Palangkaraya, which has been affected by the densest smoke from peatland fires in recent months, is on the verge of a mass evacuation.
However, people living in the capital of Central Kalimantan did not seem to care as most went about their normal lives, doing what they usually do on a Sunday morning.
Yesterday, many were at Bundaran Besar, or big roundabout in English, the city's most popular weekend spot, for their morning stroll.
Youngsters were seen out in groups jogging, cycling, in-line skating and playing football, mostly without wearing any masks to protect them from the haze.
This, even though the Pollutant Standards Index (PSI) was hovering above 1,500 for most of the day.
The scene of normalcy in the midst of the toxic haze, however, belies the mobilisation under way outside the city of more than 220,000 people, where Indonesia's Social Affairs Minister Kofifah Indar Parawansa was frenetically overseeing the setting up of emergency shelters in the event the haze renders the city unliveable.
Palangkaraya, and the smaller towns and villages around it, is the worst hit among the places in Indonesia affected by the haze.
The PSI there regularly soars into four-digit levels. Yesterday, air pollution peaked at 1,682, still within the "hazardous" zone but a far cry from the more than 2,400 PSI it reached on Saturday.
As of 5pm, the PSI was 518. In Indonesia, any index reading above 350 is considered hazardous.
The central government is racing against time to build emergency shelters. There is concern that the peatland fires, raging unabated due to the dry spell, will worsen conditions described by National Disaster Management Agency spokesman Sutopo Purwo Nugroho as a "crime against humanity of extraordinary proportions".
Mr Farid Wajdi, an official with the Social Affairs Department, said that as of yesterday, six shelters equipped with air purifiers and air-conditioners had been set up.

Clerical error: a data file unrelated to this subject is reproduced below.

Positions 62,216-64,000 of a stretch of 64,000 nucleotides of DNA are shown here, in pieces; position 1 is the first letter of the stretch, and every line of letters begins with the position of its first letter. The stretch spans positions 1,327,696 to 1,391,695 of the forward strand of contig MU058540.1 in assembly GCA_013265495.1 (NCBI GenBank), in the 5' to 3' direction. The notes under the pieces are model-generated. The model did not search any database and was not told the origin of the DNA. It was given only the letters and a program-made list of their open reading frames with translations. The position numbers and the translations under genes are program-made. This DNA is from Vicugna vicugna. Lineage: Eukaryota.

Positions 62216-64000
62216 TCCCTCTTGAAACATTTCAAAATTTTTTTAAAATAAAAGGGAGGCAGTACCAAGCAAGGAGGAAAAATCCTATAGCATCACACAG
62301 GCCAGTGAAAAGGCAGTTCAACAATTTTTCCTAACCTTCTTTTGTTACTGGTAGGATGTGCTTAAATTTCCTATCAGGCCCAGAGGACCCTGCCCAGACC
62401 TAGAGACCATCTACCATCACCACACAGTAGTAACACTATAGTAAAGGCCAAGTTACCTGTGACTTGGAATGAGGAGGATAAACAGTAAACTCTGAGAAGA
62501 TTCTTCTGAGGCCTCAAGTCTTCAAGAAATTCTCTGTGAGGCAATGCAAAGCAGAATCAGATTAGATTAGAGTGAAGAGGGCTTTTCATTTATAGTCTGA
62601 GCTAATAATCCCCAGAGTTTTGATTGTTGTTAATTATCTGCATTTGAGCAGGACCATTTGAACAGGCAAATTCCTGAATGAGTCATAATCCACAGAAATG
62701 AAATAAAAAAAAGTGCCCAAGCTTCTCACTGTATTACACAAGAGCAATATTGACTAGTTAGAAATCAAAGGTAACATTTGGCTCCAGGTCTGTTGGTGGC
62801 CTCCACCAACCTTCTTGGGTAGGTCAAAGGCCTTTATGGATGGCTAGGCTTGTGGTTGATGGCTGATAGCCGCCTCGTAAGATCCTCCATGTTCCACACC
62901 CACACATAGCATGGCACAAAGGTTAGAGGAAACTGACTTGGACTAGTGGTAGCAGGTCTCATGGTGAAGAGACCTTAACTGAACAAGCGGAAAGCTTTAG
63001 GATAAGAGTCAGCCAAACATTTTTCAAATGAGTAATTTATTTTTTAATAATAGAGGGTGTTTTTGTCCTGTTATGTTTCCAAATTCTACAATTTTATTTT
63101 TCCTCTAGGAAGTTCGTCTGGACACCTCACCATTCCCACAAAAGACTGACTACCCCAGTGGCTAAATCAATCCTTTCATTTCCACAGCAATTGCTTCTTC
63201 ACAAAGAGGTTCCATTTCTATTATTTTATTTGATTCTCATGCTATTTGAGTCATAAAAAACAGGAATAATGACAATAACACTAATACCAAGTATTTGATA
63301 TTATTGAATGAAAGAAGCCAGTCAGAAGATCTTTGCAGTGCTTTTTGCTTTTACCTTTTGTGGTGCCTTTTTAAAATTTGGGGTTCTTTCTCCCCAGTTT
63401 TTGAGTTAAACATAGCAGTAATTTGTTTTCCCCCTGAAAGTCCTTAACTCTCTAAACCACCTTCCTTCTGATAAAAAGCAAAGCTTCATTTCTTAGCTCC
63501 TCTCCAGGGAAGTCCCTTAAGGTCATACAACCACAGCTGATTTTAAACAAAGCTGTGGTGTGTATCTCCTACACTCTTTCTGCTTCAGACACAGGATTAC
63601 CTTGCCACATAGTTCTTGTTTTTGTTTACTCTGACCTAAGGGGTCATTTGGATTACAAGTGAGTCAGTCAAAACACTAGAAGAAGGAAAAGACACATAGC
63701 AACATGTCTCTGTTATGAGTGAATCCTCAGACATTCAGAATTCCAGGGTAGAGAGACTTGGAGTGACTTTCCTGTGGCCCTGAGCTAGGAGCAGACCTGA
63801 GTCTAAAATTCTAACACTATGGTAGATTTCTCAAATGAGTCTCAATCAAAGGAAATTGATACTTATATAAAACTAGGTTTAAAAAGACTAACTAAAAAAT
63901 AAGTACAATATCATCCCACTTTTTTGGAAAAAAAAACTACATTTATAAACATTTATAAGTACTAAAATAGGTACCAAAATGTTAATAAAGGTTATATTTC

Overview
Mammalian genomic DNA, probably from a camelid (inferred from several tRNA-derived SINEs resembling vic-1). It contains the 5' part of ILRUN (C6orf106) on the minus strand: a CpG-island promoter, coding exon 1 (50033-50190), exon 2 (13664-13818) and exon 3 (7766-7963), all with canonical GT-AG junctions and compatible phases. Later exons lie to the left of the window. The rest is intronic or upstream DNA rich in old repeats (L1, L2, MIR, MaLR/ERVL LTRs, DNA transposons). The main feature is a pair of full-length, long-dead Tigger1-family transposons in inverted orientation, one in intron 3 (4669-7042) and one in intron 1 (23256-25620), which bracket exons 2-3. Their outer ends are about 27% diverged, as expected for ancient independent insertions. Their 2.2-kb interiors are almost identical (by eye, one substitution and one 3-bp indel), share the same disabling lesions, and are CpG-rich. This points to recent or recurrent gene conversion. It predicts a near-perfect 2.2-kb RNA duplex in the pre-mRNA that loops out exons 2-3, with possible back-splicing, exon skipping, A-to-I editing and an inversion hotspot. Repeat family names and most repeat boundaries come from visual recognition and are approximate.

One of them is located in a 350 sq m facility that used to house the department's Trauma and Protection Centre in Palangkaraya. The centre has the capacity to accommodate up to 40 people, and an additional 20 in a tent put up in its front yard, said Mr Farid.
Two other shelters are at the Palangkaraya State Hospital and the Palangkaraya Christian University.
"The number will increase in the days ahead," he said.
At a shelter in Rimbawan, a town in Palangkaraya, 184 people were given 15 minutes to breathe with an oxygen tank on Saturday - more than double the number of people the previous day.
The building is owned by the Central Kalimantan Forestry Department, and the oxygen treatment is conducted by volunteers from the local Boy Scout and Girl Scout groups.
Dr Susilo Sumitro, who helps at a shelter in Rajawali, also in Palangkaraya, said he treated 18 patients on Saturday, and expects the number to increase as more people become aware of the shelters.
Jakarta has said priority for the evacuation and shelters will go to babies and children, but Dr Susilo said he will treat anyone in need.
"We allow babies to stay for up to three days but, for special cases, they can stay longer," he added. "And while we tell people we are supposed to focus on infants and kids under five years old, if adults come, we cannot reject them."
The government had earlier announced that it will evacuate babies and children from their homes in parts of Sumatra and Kalimantan, if the haze worsens. On Friday, six navy ships were on high alert off the waters of the two regions to receive the evacuees.
A problem emergency workers will have to deal with during the operation would be convincing people to leave their homes for shelters farther south in Banjarmasin, or for the ships to live at sea till the haze clears. Some do not want to leave their loved ones behind, while others were worried about losing their jobs.
When asked what she thought about being evacuated to South Kalimantan, which is a five-hour drive from Palangkaraya, 55-year-old Evina Trikapatini, who works for the Palangkaraya land agency, said: "I would want to, but my boss would have to give permission first."
Ms Ratu Yulidia, a 21-year-old travel agent, said: "I would want to be evacuated, but my boss has to give me permission, which is impossible because I am now very busy."
Some like 18-year-old Zaini told The Straits Times yesterday that he prefers not to leave Palangkaraya despite the toxic air.
The high school student's school was closed - like many others across Kalimantan and Sumatra to keep students indoors - but Zaini was out playing football with his friends at Bundaran Besar.
He said: "I would not want to go to Banjarmasin. I still like it here."
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This article was first published on Oct 26, 2015.
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